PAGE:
4 mins read

The future for mutual recognition and international collaboration

In this interview with ILAC Chair, Etty Feller for the UKAS Annual Report, Etty shares her views on the importance of the ILAC MRA and UKAS’ collaboration with ILAC.


  • How important is the ILAC MRA for the laboratory and inspection communities, regulators and users of accredited services?

Operating on a “tested/inspected once, accepted everywhere” philosophy, the ILAC MRA provides a quick an easy way for laboratories and inspection bodies to demonstrate their competence across economic borders.  Regulators around the world recognise that this reduces the need to duplicate tests of the same item and inspections of the same system when goods and services are imported into their economy, which benefits the bottom line and provides assurance to consumers.


  • The World Trade Organisation is committed to lowering technical barriers to trade (TBTs). What role does the MRA play in helping achieve this?

The WTO and ILAC are key partners in the INetQI consortium, which is committed to promoting the use of metrology, standardisation, accreditation  and conformity assessment as tools to aid sustainable economic development throughout the world.  The guiding principle of mutual recognition very much aligns with this goal and the MRA forms a key part in INetQI’s efforts to reduce technical barriers to trade, in both member and developing countries.


  • How does UKAS contribute to ILAC’s policies and activities?

UKAS is one of the founding members of ILAC, so both the UKAS brand and its team is highly respected, recognised and valued throughout the ILAC community.  Harmonising the interests of over 100 members is challenging work, and UKAS makes a significant contribution to ILAC policy in this area.  UKAS also leads several important ILAC committees, including those that are developing the potential of accreditation and mutual recognition in new and innovative areas such as Biobanking.


  • It has been announced that ILAC and IAF are planning to create a single international accreditation body. What will this mean for the future of accreditation underpinned by global mutual recognition agreements?

Combining the extensive collective resources of ILAC and IAF into one international accreditation body will greatly benefit members of both organisations, as well as regulators and end users of accredited services throughout the world.  In keeping with the underlying principle of the MRA, it will reduce duplication and enhance harmonisation and cooperation between all signatories.  It will also allow the creation of a single MRA, which will move the approach from “tested/certificated/calibrated once, accepted everywhere” to “accredited once, accepted everywhere”.  Speaking with one voice in this way will be crucial to ensuring that the MRA is even more effective at gaining recognition and increasing its influence in the international arena.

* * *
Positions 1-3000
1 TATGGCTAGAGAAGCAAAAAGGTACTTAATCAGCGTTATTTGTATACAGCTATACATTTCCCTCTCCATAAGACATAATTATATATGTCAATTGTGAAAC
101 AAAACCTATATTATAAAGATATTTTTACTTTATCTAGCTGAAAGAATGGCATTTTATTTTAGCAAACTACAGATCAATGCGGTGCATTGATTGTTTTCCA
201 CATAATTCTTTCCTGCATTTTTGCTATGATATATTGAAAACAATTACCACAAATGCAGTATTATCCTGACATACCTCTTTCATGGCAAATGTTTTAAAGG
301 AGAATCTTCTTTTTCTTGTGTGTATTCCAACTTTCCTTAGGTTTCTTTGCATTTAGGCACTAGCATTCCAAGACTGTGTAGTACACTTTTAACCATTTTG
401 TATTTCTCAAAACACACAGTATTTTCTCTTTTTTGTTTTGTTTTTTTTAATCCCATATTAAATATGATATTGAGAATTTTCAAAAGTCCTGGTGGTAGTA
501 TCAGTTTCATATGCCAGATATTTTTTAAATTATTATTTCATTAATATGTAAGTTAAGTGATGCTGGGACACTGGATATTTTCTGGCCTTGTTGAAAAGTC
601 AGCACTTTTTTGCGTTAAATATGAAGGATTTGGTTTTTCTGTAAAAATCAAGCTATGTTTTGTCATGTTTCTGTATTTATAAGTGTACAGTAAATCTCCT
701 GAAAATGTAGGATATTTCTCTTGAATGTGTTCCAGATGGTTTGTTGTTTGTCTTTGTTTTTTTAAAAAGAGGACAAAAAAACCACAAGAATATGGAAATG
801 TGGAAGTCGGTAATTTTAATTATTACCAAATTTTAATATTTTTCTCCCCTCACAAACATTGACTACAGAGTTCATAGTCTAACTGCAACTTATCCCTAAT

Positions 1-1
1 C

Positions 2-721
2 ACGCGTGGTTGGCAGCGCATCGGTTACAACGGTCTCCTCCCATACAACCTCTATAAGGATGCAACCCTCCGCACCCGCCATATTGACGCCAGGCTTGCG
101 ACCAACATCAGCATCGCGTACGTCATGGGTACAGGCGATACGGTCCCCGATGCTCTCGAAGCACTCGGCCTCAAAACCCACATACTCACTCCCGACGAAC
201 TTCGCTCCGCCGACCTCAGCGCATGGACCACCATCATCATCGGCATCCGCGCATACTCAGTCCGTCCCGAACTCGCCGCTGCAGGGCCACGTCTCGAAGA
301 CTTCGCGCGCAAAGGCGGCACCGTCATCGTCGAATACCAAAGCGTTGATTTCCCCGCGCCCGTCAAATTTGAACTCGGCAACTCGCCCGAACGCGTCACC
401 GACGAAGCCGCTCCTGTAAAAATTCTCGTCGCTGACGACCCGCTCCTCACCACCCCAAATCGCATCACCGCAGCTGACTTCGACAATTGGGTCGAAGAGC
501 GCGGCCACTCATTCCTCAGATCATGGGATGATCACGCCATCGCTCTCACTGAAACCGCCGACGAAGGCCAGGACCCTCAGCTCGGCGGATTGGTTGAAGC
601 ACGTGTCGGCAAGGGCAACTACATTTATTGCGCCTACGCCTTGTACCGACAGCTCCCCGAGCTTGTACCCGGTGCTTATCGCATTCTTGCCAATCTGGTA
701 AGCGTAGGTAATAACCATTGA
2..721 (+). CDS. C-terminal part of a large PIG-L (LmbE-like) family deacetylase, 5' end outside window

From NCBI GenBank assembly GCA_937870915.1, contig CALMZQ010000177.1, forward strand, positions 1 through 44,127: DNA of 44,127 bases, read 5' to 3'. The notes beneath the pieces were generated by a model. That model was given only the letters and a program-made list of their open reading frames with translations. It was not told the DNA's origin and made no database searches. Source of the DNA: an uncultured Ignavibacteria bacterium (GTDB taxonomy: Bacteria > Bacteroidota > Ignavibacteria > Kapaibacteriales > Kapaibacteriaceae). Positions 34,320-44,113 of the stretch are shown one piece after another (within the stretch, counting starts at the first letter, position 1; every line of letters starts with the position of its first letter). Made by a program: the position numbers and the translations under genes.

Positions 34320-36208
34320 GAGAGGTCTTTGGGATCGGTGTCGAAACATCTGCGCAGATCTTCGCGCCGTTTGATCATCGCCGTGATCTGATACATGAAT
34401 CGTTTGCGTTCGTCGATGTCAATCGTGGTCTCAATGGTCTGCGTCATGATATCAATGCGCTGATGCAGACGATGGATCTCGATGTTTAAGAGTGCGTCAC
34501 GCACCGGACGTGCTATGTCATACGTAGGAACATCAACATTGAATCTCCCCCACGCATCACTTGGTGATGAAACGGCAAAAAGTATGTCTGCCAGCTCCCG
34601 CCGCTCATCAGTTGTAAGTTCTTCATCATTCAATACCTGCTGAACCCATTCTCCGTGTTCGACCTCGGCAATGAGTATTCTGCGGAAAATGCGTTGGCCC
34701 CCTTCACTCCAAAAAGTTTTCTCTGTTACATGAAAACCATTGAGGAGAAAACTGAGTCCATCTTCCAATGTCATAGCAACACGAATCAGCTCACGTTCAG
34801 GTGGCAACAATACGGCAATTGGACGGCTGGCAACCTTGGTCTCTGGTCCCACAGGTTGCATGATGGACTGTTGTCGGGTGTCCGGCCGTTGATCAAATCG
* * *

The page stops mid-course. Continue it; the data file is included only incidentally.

• The ILAC MRA already encompasses over 100 economies worldwide. What work is being undertaken to expand its reach and effectiveness further?

2020/2021 has been a very unique period and presented a number of challenges to ILAC members.  It has also demonstrated the effectiveness of the flexible way we work, allowing us to turn these challenges into opportunities.  Amongst the many advantages that accreditation has over regulation is that accreditation is more flexible and able to respond more quickly to change, in an apolitical way.  To be effective in developing new areas for accreditation, such as the Fourth Industrial Revolution, we must demonstrate this flexibility and we must LEAD: Listen and Learn, Educate and Engage, be Agile and Dare to take assessed risks.

From regulators and conformity assessment bodies to industry and end users of services, engaging with a range of stakeholders and really listening to them will allow us to develop a greater understanding of their needs.  Armed with this knowledge, we can adapt and update the ways in which we conduct assessments and evaluations to meet those needs, demonstrating accreditation’s potential to deliver a recognised and reliable system of global expertise and acceptance on a local basis, in any economy.  This will ensure that accreditation and the MRA will continue to have a significant positive effect on daily economic life across a wider range of industries in an increasingly diverse global economy.